Page 3/3 - Posted September 4, 2009
Roll to port
On another picket aboard USS Thomas J. Gary, I awoke at about 2 a.m. to those same words: “Spinelli, wake up, the 10 is down.”
The problem was relatively easy to see: The radar antenna high on the mast was turning but there was no such indication on any of the repeaters of that rotation. An hour later, I concluded the problem was either a bad servo (an automatic device that uses error-sensing feedback to correct the performance of a mechanism) at the antenna or a broken cable. The CO came down and asked for an estimated time to repair.
Gene Spinelli created a Web site in 1998 dedicated to the Operation Deep Freeze weather picket ships and those who served aboard them. Visit www.aspen-ridge.net to view some of the 2,000 images from those years.
I explained the situation, and he said, “The aerographers tell me the best weather we’re going to have for the next few days is right now.” I immediately knew he wanted me to climb the mast while the ship was pitching and rolling in the cold Antarctic night.
So up the mast I went with some hand tools. I could only climb as the ship rolled to port. During a port roll, my body would be against the ladder. On a starboard roll, I’d be hanging off the ladder with my back to the sea. This was a no-brainer: only climb on port rolls.
Eventually I arrived at the upper radar platform, strapped myself to the railing and opened the antenna pedestal’s access plate. It took all of 10 seconds to see a broken wire on the servo and another minute or two to make the repair. I then scrambled back down the mast — on port rolls — fired up the system, and watched the smile on the CO’s face.
These vintage DERs had a nasty habit of blowing boilers, generators, evaporators, and just about anything else, as they were never intended to be operational 20-plus years. We were fortunate to have the services of Sims Engineering in Dunedin. Over the years, Ted Sims became proficient at replacing major assemblies by cutting plates from the ship’s hull and using hoists and cranes to remove and replace just about any item that needed attention.
So, what was the most exciting memory from these deployments? There were many, but without question, it would be the December 1965 picket at 60º south.
We had a reporter/photographer from the Otago Daily Times newspaper aboard USS Calcaterra. On this picket, the CO, Lt. Cmdr. William C. Earle, performed some amazing feats of ship handling by bringing Calcaterra alongside icebergs for close inspection. On this picket, we sailed below the Antarctic Circle and spent Christmas Day at the Balleny Islands.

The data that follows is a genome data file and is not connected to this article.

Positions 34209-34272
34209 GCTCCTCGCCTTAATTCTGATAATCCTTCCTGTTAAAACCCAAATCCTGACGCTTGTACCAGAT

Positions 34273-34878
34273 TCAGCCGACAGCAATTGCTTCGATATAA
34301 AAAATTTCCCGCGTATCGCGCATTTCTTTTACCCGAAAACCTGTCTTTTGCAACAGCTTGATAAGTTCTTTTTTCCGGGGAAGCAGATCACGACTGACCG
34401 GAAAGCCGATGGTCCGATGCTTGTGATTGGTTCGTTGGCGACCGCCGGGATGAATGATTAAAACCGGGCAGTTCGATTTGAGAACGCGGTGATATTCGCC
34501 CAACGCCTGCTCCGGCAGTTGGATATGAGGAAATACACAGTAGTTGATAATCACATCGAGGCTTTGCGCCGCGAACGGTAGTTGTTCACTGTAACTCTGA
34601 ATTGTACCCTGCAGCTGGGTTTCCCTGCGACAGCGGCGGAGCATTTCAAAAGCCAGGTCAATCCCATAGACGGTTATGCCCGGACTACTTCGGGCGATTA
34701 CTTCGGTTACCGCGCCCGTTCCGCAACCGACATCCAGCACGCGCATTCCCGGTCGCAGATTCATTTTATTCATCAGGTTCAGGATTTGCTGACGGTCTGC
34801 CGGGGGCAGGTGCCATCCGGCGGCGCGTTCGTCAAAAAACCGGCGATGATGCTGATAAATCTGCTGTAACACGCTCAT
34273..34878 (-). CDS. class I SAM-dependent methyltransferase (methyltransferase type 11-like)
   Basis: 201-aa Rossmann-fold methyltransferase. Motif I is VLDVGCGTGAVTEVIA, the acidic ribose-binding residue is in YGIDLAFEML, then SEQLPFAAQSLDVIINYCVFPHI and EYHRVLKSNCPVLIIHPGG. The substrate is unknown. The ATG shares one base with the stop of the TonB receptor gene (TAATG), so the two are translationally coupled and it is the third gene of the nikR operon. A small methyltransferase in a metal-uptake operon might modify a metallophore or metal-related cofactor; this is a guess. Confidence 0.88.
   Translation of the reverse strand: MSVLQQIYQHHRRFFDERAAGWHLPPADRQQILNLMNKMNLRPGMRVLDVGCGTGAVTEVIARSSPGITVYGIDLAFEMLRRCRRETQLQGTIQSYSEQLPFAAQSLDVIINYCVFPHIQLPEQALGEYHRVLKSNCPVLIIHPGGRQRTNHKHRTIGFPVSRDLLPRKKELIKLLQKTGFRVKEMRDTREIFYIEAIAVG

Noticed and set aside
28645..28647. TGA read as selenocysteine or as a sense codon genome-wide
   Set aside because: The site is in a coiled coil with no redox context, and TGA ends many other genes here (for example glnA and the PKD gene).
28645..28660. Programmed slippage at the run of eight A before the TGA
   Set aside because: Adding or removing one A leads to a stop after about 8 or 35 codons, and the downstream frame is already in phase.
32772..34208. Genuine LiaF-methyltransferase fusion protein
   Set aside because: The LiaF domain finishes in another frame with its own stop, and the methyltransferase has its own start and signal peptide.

After the March 1968 deployments by USS Calcaterra and USS Mills, the Navy discontinued the weather picket ship program. Technology finally caught up with the old ships, as satellites took over the weather and navigation duties. Of course, a satellite would never be able to assist if an airplane needed to ditch at sea, but then I’m not aware of any situation through 1968, or after, where an aircraft making the flight between Christchurch and McMurdo had to ditch at sea. [Editor's Note: That's still true today.]
Those were amazing years, and to have the opportunity to completely circle the Earth on a U.S. Navy ship twice would be exciting by anyone’s standard. It was a great experience, and one that influenced me for the next 40 years. Of course, today it’s much more pleasant to travel these long distances on a Boeing 747 while sipping champagne and watching movies.
Gene Spinelli’s Navy enlistment ended in June 1967. Shortly after becoming a civilian, he joined the IBM Corporation from which he retired after nearly 40 years of service. Today, Gene is semi-retired and lives with his wife in Colorado, doing occasional consulting projects in the IT industry. Gene can be heard on the Amateur Radio bands as K5GS.Back 1 2 3